This is the core module in sheetsee and is included in all builds. It contains the functions for building your custom file as well as the basic data manipulation functions.

Working With Your Data

Tabletop.js will fetch the data from your spreadsheet and return it as an array of objects. Sheetsee.js has functions built in to help you filter or reorganize the data if you'd like.

Sheetsee.getGroupCount(data, groupTerm)

This takes in your data, an array of objects, and searches for a string, groupTerm, in each piece of your data (formerly the cells of your spreadsheet). It returns the number of times it found the groupTerm.

getGroupCount(data, "cat")
// returns a number

Sheetsee.getColumnTotal(data, column)

Given your data, an array of objects, and a string column header, this functions sums each cell in that column(so this collumn you mention best have numbers).

getColumnTotal(data, "cuddlability")
// returns number

Sheetsee.getAveragefromColumn(data, column)

A really simple function that builds on getColumnTotal() by returning the average number in a column of numbers.

getColumnAverage(data, "cuddlability")
// returns number

Sheetsee.getMin(data, column)

This will return an array of object or objects (if there is a tie) of the element with the lowest number value in the column you specify from your data.

getMin(data, "cuddlability")
// returns array

Sheetsee.getMax(data, column)

This will return an array of object or objects (if there is a tie) of the element with the highest number value in the column you specify from your data.

getMin(data, "cuddlability")
// returns array

Don't Forget JavaScript Math

Create variables that are the sums, differences, multiples and so forth of others. Lots of info on that here on MDN.

var profit09 = Sheetsee.getColumnTotal(data, "2009")
var profit10 = Sheetsee.getColumnTotal(data, "2010")
var difference = profit09 - profit10

What These Little Bits are Good For

You don't have to just create tables of your data. You can have other portions of your page that show things like, "The difference taco consumption between last week and this week is..." These are easy to create with JavaScript math functions and knowing a little bit more about icanhaz.js.

Sheetsee.getMatches(data, filter, category)

Takes data as an array of objects, a string you'd like to filter and a string of the category you want it to look in (a column header from your spreadsheet).

getMatches(data, "dog", "kind")

Returns an array of objects matching the category's filter.

[{"name": "coco", "kind": "dog"...}, {"name": "wolfgang", "kind": "dog"...},{"name": "cooc", "kind": "dog"...} ]

Sheetsee.getOccurance(data, category)

Takes data as an array of objects and a string for category (a column header from your spreadsheet) you want tally how often an element occured.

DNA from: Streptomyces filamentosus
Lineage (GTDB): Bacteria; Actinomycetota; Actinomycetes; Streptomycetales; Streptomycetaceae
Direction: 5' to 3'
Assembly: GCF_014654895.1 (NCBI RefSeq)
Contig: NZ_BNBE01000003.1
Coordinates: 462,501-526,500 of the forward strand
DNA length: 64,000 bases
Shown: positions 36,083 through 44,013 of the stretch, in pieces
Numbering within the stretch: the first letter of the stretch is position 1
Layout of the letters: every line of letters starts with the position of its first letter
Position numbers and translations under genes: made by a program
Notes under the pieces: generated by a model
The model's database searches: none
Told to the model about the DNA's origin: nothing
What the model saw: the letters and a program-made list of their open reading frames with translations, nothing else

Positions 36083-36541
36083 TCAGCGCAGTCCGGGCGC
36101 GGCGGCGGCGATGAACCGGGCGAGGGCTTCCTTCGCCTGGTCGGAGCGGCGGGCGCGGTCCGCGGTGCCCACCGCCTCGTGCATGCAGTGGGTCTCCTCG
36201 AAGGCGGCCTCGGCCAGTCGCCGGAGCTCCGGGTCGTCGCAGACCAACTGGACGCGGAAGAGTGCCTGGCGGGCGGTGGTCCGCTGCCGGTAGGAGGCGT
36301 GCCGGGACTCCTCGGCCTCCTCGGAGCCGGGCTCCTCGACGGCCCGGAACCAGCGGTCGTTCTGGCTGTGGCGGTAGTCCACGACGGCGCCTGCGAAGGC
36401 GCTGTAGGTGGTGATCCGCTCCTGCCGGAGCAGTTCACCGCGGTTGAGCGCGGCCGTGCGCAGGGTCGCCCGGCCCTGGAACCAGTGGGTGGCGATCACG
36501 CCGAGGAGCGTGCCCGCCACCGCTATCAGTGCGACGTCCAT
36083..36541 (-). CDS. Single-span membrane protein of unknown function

getOccurance(data, "kind")

Returns an object with keys and values for each variation of the category and its occurance.

{"dog": 3, "cat": 3}

Sheetsee.makeColorArrayOfObject(data, colors)

If you use getOccurance() and want to then chart that data with d3.js, you'll need to make it into an array (instead of an object) and add colors back in (since the hexcolor column applies to the datapoints in your original dataset and not this new dataset).

This function takes in your data, as an object, and an array of hexidecimal color strings which you define.

var kinds = getOccurance(data, "kind")
var kindColors = ["#ff00ff", "#DCF13C"]

var kindData = makeColorArrayOfObjects(mostPopBreeds, breedColors)

It will return an array of objects formatted to go directly into a d3 chart with the appropriate units and label keys, like so:

[{"label": "dog", "units": 2, "hexcolor": "#ff00ff"}, {"label": "cat", "units": 3, "hexcolor": "#DCF13C"}]

If you pass in an array of just one color it will repeat that color for all items. If you pass fewer colors than data elements it will repeat the sequences of colors for the remainder elements.

Sheetsee.addUnitsLabels(arrayObj, oldLabel, oldUnits)

If you're using data, the data directly from Tabletop, you'll need to format it before you use the d3 charts. You'll need to determine what part of your data you want to chart - what will be your label, what your charting, and what will be your units, how many of them are there (this should be a number).

var data =  [{"name": "coco", "kind": "dog", "cuddablity": 5}, {"name": "unagi", "kind": "cat", "cuddlability": 0}]

For istance, if from our original data above we want to chart the age of each cat, we'll use:

Sheetsee.addUnitsLabels(data, "name", "cuddlability")

Which will return an array, ready for the d3 charts:

[{"label": "coco", "kind": "dog", "units": 5}, {"label": "unagi", "kind": "cat", "units": 0}]